World No 1 Novak Djokovic has sensationally suggested he could sit out next year’s Australian Open and surrender his title if he is forced to reveal his vaccination status.
Last year, Djokovic said in a Facebook chat that he is opposed to vaccination but accepted he might have to make a decision if it becomes mandatory.
Now, the Serbia star has implied he is not willing to open up on whether he has received a jab and would even give up his title defence alongside his bid for the Grand Slam record rather than reveal his vaccination status.
Novak Djokovic could surrender his Australian Open title if he has to reveal vaccination status
Last year, World No 1 Djokovic said that he is opposed to vaccination and didn’t want one
Speaking to the online edition of Serbian daily Blic, Djokovic said: ‘Things beings as they are, I still don’t know if I will go to Melbourne.
‘I will not reveal my status whether I have been vaccinated or not, it is a private matter and an inappropriate inquiry.
‘People go too far these days in taking the liberty to ask questions and judge a person. Whatever you say ‘Yes, no, maybe, I am thinking about it’, they will take advantage.’
In April 2020, Djokovic revealed his anti-vax stance in a Facebook chat, saying: ‘Personally I am opposed to vaccination and I wouldn’t want to be forced by someone to take a vaccine in order to be able to travel.
‘But if it becomes compulsory, what will happen? I will have to make a decision. I have my own thoughts about the matter and whether those thoughts will change at some point, I don’t know.’
Djokovic’s latest quotes come as the political leader of the state which hosts the season-opening major suggested Tennis players who haven’t received a COVID-19 vaccination are unlikely to get a visa to enter Australia.
Djokovic said it is ‘private and inappropriate’ to ask whether he has taken a Covid-19 vaccine
Victoria state Premier Daniel Andrews has already introduced a vaccine mandate for professional athletes competing in domestic sports leagues and people working in some industries including health. On Tuesday, he increased the pressure on tennis players traveling from abroad.
‘I don’t think any unvaccinated tennis player is going to get a visa to come into this country,’ Andrews said. ‘If they did get a visa, they’d probably have to quarantine for a couple of weeks when no other players will have to.
‘Professional sport is part of that authorised worker list and they have to be double-dose vaccinated.’
Australia is preparing to re-open its international borders for the first time in more than 18 months, but it’ll be a gradual, state-by-state process starting next month and will depend on vaccination rates across the country. Fully vaccinated people will have fewer restrictions in Australia than those who are not.
The vaccination debate has been ongoing in tennis since international competition started re-emerging following a global shutdown last year.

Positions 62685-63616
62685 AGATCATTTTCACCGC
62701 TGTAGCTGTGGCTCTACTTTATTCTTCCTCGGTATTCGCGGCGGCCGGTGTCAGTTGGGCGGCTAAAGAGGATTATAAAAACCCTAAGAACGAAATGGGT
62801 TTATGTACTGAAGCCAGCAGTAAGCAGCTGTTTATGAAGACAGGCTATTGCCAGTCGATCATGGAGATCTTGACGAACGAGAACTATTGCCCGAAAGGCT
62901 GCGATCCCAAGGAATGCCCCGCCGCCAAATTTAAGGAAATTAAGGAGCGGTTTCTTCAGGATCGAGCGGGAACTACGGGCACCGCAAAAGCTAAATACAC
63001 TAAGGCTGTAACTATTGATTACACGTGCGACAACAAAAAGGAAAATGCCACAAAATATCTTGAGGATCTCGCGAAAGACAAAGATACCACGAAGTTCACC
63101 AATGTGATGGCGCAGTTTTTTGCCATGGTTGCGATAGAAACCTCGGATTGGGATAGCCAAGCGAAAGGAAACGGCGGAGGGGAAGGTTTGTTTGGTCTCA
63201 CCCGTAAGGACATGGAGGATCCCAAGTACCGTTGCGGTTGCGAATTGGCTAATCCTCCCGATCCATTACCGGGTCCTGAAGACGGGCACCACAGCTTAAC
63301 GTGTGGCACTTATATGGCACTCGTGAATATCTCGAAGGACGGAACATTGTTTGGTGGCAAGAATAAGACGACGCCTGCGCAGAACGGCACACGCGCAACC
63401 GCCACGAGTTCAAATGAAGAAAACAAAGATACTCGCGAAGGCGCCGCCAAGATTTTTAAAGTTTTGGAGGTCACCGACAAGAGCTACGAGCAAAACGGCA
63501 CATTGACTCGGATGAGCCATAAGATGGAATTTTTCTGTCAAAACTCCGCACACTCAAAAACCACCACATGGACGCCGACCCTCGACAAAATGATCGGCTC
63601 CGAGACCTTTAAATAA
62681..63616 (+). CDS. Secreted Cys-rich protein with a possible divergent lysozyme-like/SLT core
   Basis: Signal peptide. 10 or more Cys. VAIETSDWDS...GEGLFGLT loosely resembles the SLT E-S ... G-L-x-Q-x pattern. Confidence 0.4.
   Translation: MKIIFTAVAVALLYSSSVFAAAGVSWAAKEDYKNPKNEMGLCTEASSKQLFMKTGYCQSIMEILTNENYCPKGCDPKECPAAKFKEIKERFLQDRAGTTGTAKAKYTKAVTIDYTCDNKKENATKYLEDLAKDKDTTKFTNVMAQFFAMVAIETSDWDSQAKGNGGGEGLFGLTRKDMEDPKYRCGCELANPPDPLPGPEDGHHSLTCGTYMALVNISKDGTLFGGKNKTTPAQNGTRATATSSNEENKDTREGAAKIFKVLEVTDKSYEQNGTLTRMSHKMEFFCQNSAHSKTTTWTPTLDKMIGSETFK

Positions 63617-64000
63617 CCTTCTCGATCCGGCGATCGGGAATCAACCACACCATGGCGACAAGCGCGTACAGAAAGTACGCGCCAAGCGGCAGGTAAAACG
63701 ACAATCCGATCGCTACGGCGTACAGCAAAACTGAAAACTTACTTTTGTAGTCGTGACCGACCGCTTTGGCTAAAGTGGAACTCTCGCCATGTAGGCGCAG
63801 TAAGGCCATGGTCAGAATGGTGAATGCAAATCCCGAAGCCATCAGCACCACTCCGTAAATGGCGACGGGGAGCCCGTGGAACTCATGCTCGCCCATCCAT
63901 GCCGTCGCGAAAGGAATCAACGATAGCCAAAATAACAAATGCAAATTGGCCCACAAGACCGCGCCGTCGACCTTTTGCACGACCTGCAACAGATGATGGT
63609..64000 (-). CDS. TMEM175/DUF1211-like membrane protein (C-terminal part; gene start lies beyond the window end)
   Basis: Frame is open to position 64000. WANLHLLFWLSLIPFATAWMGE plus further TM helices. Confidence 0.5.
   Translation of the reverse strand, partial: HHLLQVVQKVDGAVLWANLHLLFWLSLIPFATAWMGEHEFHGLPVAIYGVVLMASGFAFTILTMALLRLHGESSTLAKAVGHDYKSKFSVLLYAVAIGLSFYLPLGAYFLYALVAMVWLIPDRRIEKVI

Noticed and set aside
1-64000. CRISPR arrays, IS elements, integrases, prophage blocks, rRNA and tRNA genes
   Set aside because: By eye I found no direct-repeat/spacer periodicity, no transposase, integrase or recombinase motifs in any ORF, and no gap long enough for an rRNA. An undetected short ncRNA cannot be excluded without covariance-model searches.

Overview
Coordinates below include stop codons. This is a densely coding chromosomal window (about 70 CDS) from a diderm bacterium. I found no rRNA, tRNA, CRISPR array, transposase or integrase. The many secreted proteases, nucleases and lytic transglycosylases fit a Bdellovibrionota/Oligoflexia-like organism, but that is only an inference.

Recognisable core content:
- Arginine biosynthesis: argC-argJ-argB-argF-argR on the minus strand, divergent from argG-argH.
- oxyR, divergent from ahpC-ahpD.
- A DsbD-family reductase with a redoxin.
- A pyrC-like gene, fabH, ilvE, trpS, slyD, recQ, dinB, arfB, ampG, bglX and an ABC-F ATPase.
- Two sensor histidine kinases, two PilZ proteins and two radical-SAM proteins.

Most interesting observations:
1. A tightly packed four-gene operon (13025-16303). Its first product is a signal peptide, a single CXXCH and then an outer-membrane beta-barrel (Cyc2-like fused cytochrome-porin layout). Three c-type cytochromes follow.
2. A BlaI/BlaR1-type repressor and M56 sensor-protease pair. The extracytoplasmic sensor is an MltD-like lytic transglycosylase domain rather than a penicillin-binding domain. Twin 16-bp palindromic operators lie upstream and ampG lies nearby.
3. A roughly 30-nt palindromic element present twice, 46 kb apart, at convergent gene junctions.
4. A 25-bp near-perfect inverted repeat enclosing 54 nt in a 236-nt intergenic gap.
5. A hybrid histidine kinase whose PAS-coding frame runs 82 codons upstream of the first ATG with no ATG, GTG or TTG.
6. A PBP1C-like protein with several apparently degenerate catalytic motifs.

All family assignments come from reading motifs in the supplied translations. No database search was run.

At the US Open, which ended September 12, spectators had to show proof of at least one dose of a COVID-19 vaccine to attend matches, although players weren’t required to get a shot.
Victoria state Premier Daniel Andrews has introduced a vaccine madate for all professionals
Victoria Azarenka, a two-time Australian Open champion and three-time runner-up at the US Open, thought that sent a mixed message. She reached the US Open final in 2020, when there were no fans allowed.
‘To me that’s a bit bizarre that fans have to be vaccinated and players are not,’ Azarenka said. ‘So I think that in my opinion, it’s inevitable that it will be mandated at some point, like other leagues are doing.’
Both the men’s and the women’s tours are recommending all players get vaccinated but so far have not enforced it. Just before the US Open, roughly half of the elite male and female players were vaccinated.
Speaking in August, Andy Murray said he was concerned about the low uptake of vaccine among his peers on tour.
‘I feel like I’m enjoying a fairly normal life, whereas for the players that haven’t, it’s different,’ said Murray. ‘I’m sure they’ll be frustrated with that.
‘Ultimately I guess the reason why all of us are getting vaccinated is to look out for the wider public. We have a responsibility as players that are travelling across the world to look out for everyone else as well.
‘I’m happy that I’m vaccinated. I’m hoping that more players choose to have it in the coming months.’
Andy Murray has been vocal in his stance of talking up the need for players to get vaccinated
Ahead of the Australian Open earlier this year, all players had to quarantine for two weeks and be regularly tested under Australia’s strict regulations on COVID-19 measures.
Most were allowed a limited time to practice, but any who tested positive or we deemed to be close contacts of a positive case – which in some cases meant simply being on the same charter flight – had to do a hard lockdown. Those players weren’t allowed to leave their hotel rooms.
Melbourne, which hosts season-opening Formula One Grand Prix races, the richest horse race in the southern hemisphere and the biggest football crowd in Australia, has either barred crowds or shifted sports events interstate during months of lockdown in recent months.